Introduction

Experimental screening of chemical compounds for their biological activity has partial coverage and leaves millions of chemical compounds untested [1]. Such experiments are usually pursued through high-throughput screening (HTS) assays in which chemical molecules (e.g. drugs) are tested against specific biological targets (e.g. protein) [2]. With existence of emerging and growing public repositories (e.g. PubChem database [3]) that provide access to biological activity information from HTS experiments, there is an opportunity to develop computational methods to predict the biological activities of millions of chemical compounds that remain untested [3, 4]. For example, data mining techniques may help narrow down promising candidate chemicals aimed at interaction with specific molecular targets before they are experimentally evaluated [57]. This, in principle, may help in speeding up the drug discovery process. Developing accurate prediction models for in silico HTS is however challenging. For datasets such as those obtained from HTS assays, achieving high prediction accuracy may be misleading since this may be accompanied by unacceptable false positive rate [8] as high accuracy does not always imply small proportion of false predictions. The fact that should be considered is that HTS experimental data is usually characterized by a great disproportion of active and inactive chemical compounds out of thousands screened [9]. This class imbalance may affect accuracy and precision of resultant predictors of activity status in individual assays [10]. If the imbalance ratio (IR) between the inactive and active compound classes can be adjusted, the performance may improve [1012].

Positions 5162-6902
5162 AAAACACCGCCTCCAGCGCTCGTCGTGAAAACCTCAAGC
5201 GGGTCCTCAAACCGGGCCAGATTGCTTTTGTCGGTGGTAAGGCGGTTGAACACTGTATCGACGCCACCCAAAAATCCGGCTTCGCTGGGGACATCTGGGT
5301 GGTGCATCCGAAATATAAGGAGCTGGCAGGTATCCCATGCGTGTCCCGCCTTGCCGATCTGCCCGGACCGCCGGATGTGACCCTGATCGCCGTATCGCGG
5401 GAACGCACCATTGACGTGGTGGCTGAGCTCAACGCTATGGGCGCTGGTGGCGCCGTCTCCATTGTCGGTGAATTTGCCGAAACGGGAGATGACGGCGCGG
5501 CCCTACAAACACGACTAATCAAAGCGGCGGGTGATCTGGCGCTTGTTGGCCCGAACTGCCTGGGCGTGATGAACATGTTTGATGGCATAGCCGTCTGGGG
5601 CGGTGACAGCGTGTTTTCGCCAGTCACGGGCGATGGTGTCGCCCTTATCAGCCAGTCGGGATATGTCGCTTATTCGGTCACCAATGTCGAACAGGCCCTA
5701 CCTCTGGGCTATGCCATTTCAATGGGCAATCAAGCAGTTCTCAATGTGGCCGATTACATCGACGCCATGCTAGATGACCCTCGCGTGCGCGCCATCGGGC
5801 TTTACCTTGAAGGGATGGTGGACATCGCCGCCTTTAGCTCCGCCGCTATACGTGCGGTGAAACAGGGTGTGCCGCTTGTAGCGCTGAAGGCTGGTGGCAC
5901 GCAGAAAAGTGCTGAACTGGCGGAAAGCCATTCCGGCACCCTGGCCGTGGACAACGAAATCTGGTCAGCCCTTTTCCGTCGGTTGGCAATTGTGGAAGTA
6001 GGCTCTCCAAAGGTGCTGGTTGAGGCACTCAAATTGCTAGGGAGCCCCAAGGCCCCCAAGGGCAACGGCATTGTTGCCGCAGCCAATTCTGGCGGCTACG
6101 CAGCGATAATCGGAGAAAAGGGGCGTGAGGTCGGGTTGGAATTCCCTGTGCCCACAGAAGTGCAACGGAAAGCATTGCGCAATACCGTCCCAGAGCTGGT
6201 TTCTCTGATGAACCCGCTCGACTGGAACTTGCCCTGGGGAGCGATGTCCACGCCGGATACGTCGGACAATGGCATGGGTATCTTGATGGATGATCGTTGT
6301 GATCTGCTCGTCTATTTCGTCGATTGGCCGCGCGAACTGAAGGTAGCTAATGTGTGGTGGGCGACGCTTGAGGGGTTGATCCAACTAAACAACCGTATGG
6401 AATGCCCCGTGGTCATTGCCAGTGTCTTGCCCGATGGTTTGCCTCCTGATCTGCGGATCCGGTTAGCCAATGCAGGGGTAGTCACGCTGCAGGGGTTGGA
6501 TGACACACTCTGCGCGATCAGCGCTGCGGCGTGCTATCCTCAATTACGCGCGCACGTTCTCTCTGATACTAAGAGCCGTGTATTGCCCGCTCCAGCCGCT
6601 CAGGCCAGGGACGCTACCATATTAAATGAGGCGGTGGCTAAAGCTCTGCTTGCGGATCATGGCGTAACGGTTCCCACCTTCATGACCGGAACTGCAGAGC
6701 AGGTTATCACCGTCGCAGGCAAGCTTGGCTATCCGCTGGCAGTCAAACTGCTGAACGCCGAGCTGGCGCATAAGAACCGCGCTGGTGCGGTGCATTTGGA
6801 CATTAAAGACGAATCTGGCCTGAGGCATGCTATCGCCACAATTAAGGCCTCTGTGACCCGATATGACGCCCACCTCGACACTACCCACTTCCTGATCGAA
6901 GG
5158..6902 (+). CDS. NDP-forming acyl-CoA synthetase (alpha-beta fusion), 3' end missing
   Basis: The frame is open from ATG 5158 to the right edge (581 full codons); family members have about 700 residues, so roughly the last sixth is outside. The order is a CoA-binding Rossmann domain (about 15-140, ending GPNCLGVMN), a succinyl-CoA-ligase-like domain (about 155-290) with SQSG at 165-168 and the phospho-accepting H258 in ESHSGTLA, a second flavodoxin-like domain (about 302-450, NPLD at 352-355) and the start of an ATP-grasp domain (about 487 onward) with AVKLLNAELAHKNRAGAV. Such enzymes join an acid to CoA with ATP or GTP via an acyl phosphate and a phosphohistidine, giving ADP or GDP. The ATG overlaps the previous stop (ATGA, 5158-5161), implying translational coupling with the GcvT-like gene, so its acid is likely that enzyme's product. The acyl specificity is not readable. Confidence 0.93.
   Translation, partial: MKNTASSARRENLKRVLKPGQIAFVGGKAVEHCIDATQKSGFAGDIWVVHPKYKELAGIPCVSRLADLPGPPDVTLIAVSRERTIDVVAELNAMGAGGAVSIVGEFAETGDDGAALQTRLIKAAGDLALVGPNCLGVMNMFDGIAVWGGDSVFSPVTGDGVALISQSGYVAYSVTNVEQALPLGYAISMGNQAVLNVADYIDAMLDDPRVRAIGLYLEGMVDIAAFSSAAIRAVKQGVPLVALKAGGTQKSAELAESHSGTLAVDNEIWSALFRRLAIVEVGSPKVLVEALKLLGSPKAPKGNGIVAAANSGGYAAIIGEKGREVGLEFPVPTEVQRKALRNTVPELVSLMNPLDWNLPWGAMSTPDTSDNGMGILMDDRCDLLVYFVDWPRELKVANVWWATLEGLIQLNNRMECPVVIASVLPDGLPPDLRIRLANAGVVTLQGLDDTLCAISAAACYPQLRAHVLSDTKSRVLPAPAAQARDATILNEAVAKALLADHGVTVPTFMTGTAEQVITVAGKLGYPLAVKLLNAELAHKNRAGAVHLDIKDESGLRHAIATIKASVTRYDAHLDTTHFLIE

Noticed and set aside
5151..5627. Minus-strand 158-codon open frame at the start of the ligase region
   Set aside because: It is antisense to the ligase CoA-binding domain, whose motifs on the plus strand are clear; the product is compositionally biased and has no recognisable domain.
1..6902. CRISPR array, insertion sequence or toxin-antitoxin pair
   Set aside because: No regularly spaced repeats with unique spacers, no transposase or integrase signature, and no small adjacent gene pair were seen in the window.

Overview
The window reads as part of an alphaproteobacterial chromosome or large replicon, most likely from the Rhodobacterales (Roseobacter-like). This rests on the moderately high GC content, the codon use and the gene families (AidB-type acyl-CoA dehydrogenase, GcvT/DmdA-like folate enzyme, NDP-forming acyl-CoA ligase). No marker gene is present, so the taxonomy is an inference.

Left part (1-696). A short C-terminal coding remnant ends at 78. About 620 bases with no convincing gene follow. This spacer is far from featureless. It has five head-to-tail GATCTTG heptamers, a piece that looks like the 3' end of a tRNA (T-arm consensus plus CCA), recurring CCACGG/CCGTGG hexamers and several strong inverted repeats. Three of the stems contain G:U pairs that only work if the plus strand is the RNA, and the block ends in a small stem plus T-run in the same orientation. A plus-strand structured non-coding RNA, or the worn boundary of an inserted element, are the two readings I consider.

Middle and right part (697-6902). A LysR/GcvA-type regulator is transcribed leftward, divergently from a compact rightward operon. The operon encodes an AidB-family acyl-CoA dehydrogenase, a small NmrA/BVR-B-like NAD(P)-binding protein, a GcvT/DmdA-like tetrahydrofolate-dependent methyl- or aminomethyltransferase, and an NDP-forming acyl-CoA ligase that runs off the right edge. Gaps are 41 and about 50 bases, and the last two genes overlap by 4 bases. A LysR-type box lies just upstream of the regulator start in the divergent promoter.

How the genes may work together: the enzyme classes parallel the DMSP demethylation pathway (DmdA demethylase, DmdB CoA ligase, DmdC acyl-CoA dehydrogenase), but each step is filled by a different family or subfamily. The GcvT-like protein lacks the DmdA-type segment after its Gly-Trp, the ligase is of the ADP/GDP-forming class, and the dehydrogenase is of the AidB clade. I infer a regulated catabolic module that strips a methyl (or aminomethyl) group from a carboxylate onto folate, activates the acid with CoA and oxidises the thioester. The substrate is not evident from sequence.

In this study we examine robust solutions that can be used for in silico screening of compound activity status in individual HTS assays that are characterized by great class imbalance. For such cases, several data mining techniques have been developed to model chemical-target interactions [1316]. These techniques differ from virtual screening based on ligand-protein docking [17], as they do not require any prior knowledge about the 3D surface representation of the target and its cognate interactor. Also, once trained, data mining models are usually faster than ligand-protein docking models in predicting biological activity status of a given chemical compound [18].Several web tools for predicting chemical-protein interactions have also been developed [1922].Decision trees are used by Han et al. [23] to predict the activity of a chemical compound based on the standard set of PubChem features that define chemical fingerprints [24]. The study demonstrated that the great imbalance between data classes limits classification accuracy. Different studies [25, 26] were focused on finding solution to this problem. Cost-sensitive classifiers were explored by Schierz et al. [25] to assign a prior importance weight to the minority class for training, whereas an optimization procedure for selecting informative samples, specifically aimed at enhancing performance of support vector machines (SVMs) was also explored [26].